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Take 30 Seconds to Help Improve Comments

This is an experiment inspired by my friend’s real-life comment that it’s hard to figure out how to comment on my blog, making me think maybe other readers have similar experiences. If you can figure out how to comment on this post, please write a brief comment (like, “This is my comment”) and indicate how long it took you to figure it out. It will take you fewer than 30 seconds unless my blog’s comment policy is really confusing.

Thanks so much!
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Ridiculous Geographic Terminology

Barbara Nixon on Twitter, inspired this post. The following terms are socially acceptable yet ridiculous. 


The East, the West, and everything in between:
When I was a student in China, the group of Americans I studied abroad with all took a trip to 
Dunhuang — which I highly recommend you visit if you’re ever in China — as part of a study tour. This city is famous for its ancient cave paintings that reflect its position on the Silk Road where the East met the West. I distinctly remember our tour guide explaining that you can tell a painting depicts Westerners from India because the people in the paintings have high noses. First of all, India is south of China. Also, the Middle East is west of the Westerners in India!

What does a white person look like?
When I interned in Ghana, one of my  roommates had her hair done in cornrows professionally. The hairdresser remarked, “I do white people’s hair all the time! I do this Japanese lady’s hair a lot.” Ghanaians also asked us if we could tell the differents between white people in the U.S. and indigenous Mexicans, for example.

First and Third World vs. Developing and Developed:
The University of Oregon‘s Media in Ghana program director Leslie Steeves delivered a brilliant lecture on this topic to my African Studies class. Calling a country “developing” implies that it’s below a standard, and can sometimes be an unreasonable excuse for a problem. First and third world also create a heirarchy problem.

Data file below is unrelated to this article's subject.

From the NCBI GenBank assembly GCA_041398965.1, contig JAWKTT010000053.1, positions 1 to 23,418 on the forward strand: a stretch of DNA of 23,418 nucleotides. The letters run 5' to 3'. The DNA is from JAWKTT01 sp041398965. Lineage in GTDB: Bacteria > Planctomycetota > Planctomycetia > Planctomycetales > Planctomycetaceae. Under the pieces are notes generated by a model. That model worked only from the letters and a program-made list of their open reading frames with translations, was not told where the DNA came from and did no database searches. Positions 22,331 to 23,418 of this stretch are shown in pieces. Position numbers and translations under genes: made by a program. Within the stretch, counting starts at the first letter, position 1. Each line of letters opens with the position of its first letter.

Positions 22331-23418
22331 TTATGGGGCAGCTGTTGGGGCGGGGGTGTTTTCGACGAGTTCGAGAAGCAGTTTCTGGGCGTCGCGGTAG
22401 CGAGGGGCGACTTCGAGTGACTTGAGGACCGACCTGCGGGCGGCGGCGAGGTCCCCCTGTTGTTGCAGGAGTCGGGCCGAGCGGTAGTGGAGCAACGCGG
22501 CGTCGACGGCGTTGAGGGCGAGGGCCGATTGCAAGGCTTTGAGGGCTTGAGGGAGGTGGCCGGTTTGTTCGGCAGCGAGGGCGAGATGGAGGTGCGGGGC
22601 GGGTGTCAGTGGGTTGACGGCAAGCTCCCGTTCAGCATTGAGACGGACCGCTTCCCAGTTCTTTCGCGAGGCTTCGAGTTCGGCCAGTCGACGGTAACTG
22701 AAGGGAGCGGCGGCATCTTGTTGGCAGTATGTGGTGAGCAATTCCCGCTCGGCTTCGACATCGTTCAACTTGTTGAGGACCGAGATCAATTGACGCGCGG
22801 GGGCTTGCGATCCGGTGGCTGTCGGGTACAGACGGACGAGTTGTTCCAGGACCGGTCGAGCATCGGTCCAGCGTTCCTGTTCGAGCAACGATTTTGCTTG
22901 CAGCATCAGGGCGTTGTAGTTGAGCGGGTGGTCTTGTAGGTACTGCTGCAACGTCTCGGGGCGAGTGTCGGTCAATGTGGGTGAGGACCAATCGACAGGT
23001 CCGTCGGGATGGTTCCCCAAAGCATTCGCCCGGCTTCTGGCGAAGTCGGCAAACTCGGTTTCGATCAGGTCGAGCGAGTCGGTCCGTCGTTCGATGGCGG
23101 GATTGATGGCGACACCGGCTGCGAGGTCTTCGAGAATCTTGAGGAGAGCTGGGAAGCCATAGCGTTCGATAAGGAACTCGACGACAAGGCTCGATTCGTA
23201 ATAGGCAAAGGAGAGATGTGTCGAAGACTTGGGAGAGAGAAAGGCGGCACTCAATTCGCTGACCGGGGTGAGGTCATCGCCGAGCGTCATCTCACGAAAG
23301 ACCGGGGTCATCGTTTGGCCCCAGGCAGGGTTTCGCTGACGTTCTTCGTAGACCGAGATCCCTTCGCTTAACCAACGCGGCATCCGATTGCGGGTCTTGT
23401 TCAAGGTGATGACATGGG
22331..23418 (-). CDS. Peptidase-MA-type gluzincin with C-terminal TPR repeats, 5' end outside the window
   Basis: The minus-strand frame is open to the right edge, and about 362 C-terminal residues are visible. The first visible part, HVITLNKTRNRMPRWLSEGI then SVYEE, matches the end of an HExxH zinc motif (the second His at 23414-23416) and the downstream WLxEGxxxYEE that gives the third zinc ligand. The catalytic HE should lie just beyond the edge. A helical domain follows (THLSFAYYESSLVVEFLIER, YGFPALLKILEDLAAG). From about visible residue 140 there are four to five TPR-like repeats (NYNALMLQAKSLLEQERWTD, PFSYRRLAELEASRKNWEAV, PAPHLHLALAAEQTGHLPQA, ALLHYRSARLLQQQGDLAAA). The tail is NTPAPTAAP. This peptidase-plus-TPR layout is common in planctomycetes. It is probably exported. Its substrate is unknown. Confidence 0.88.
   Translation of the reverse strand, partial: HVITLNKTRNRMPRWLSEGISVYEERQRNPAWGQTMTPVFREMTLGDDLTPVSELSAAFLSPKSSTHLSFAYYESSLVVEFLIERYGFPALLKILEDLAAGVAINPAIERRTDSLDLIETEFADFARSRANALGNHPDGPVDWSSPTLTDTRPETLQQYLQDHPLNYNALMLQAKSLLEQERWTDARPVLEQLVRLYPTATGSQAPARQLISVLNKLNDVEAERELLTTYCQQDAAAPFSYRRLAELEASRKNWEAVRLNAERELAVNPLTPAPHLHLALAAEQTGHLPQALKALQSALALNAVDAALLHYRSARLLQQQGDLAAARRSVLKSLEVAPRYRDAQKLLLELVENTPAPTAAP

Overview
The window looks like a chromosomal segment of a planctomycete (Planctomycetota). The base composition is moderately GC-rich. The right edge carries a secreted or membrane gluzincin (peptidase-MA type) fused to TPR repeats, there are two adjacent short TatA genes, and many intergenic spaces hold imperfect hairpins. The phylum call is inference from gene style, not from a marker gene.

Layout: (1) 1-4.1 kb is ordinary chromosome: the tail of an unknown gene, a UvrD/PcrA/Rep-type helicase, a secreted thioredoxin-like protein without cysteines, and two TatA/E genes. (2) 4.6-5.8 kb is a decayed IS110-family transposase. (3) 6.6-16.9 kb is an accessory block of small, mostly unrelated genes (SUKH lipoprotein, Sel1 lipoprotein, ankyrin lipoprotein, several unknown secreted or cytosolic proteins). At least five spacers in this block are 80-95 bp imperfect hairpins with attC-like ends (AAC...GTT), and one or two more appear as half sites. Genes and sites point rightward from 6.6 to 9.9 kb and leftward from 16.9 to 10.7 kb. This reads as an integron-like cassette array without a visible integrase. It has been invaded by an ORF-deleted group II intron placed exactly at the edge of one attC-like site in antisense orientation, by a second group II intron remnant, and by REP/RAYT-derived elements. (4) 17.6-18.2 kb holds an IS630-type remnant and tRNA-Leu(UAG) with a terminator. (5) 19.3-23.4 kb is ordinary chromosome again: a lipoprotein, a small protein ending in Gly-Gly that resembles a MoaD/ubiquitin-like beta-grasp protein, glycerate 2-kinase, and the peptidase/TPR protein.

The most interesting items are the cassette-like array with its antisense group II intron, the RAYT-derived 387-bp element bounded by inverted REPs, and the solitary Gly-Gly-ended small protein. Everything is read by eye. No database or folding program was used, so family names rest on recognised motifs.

My two 分 (Chinese cents):
We need better terminology. In the meantime, in order to be as accurate and innoffensive as possible, I’m specific. When referring to individual people, usually country of origin works fine, but sometimes it’s best to use the city someone is from. I also never say America; I always say United States or U.S. If I’m not sure based on someone’s accent if they are from Canada or the U.S., I say North America(n). When it comes to developing, I’m specific about what is developed or developing with a specific comparison, I use a different word, or both; for example, Beijing’s public transportation infrastructure is more developed than those in major U.S. cities, and the city’s economy is almost entirely market-driven. 

Can you tell that I considered majoring in international studies?
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Life in the Fast Lane

You know what this is: one of those stupid posts that every lazy blogger writes at some point in their life when he or she hasn’t posted in a while. All I can say is that my life has been in the fast lane since my last post but as soon as it slows down I’ll write some more meaningful stuff.

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